I finally arrived in Tigre, tired and sweaty, but relieved and excited for more.  Initially a bit disappointed I was too late to rent kayaks, I was hard on myself for perpetually being a procrastinator.  But I found out that most kayak rentals were out by noon anyway, and I knew there was no way I was ever going to wake up that early anyway.

My initial impression of Tigre was  pleasant, and I enjoyed the safer driving of its locals.  The main part of town resembled Sheapshead Bay Canal, a long windy canal filled with boats and launching pads.

I stopped by the tourist office, too much in a rush to take any pictures of the canal 😦 and found out there was still one more boat left that took tourists out on the delta.  It was only 4pm when I ducked into the tourist office, but everything seemed to shut down rather early in Tigre.

I had some time to kill before the last boat departed at 6, and I spent the afternoon biking around it’s major restaurant district, and past a few mansions that were still left over from earlier times.

bueones-aires-2nd-half-069

bueones-aires-2nd-half-072

My ship would leave from a different part of town, so I sped through a children’s amusement park and then a casino to arrive at a really cool looking port named after a time when it was used for shipping fruits throughout Argentina: Puerto Fruitos.

I walked around a bit before the boat departed, and browsed through the hundreds of stalls selling crafts and other goods.  Not in the market for any large items given my small book bag, but perpetually hungry with my insatiable appetite, I grabbed a crepe filled with cheeses and ham instead.

The boat ride through the islands of Tigre was a lot of fun, and I enjoyed it immensely.  The beers and sunny weather didn’t hurt either 🙂  I love the water, and I remember loving a tour we took as a family of the 1000 islands in Canada just as much.  The whole experience was right up my alley and I found myself day dreaming about living in a harbor someday.  Made a mental note to google the “best harbors in the world.”

tons of little islands and little steams. boats are the only way to commute here, and there are boat buses that run on fixed schedules.

tons of little islands and little steams. boats are the only way to commute here, and there are boat buses that run on fixed schedules.

can you see Buenos Aires?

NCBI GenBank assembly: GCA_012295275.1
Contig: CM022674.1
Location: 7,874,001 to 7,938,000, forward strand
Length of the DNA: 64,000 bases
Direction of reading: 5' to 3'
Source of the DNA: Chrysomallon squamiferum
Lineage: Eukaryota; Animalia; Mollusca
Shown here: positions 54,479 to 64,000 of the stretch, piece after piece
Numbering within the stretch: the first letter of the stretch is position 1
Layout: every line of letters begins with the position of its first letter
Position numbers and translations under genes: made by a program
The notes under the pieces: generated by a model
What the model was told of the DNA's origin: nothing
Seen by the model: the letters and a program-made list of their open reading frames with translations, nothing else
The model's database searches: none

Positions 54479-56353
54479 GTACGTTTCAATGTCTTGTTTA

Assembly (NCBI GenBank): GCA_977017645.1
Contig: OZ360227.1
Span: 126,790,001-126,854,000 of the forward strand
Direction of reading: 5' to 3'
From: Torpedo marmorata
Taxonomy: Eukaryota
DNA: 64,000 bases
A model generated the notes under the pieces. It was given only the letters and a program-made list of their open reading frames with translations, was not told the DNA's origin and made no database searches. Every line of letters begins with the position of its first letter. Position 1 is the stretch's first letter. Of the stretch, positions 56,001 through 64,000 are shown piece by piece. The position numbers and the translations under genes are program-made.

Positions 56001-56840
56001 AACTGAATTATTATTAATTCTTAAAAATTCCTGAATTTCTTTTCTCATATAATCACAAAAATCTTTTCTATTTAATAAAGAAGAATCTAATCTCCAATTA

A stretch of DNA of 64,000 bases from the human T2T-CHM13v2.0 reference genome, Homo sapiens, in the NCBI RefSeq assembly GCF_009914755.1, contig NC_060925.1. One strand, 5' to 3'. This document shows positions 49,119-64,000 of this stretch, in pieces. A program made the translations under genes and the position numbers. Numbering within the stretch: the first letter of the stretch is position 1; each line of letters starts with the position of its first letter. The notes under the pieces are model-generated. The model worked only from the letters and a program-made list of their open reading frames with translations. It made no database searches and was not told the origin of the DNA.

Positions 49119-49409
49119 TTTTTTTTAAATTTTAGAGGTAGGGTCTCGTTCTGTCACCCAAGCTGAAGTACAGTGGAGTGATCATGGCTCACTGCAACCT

can you see Buenos Aires?

Traveling alone and being the only one who spoke English on board, I garnered the attention of the tour guide, who was kind enough to explain everything in English after she was done with the mic.

Cool girl studying to be a tour guide, she was a wealth of information.

Tigre is a playground for the rich, and the town she told me didn't really have any poor people.

Tigre is a playground for the rich, and the town she told me didn't really have any poor people.

Ok, been in this cafe long enough, and the coffee is starting to affect the bladder.

Be back later…

Ok, it’s 3 am, and it’s a few beers later, so here’s the continuation:

protected by a glass shell against high humidty, this glass house is close to president serriento's sp? old house. i guess he's an important figure from 1810?

protected by a glass shell against high humidty, this glass house is close to president serriento's sp? old house. i guess he's an important figure from 1810?

according the tour, the area has about 3,000 pernament residents, and this is a school for their children.

according the tour, the area has about 3,000 pernament residents, and this is a school for their children.

brand new ship

brand new ship

Advertisements

Leave a Reply

Fill in your details below or click an icon to log in:

WordPress.com Logo

You are commenting using your WordPress.com account. Log Out / Change )

Twitter picture

You are commenting using your Twitter account. Log Out / Change )

Facebook photo

You are commenting using your Facebook account. Log Out / Change )

Google+ photo

You are commenting using your Google+ account. Log Out / Change )

Connecting to %s

%d bloggers like this: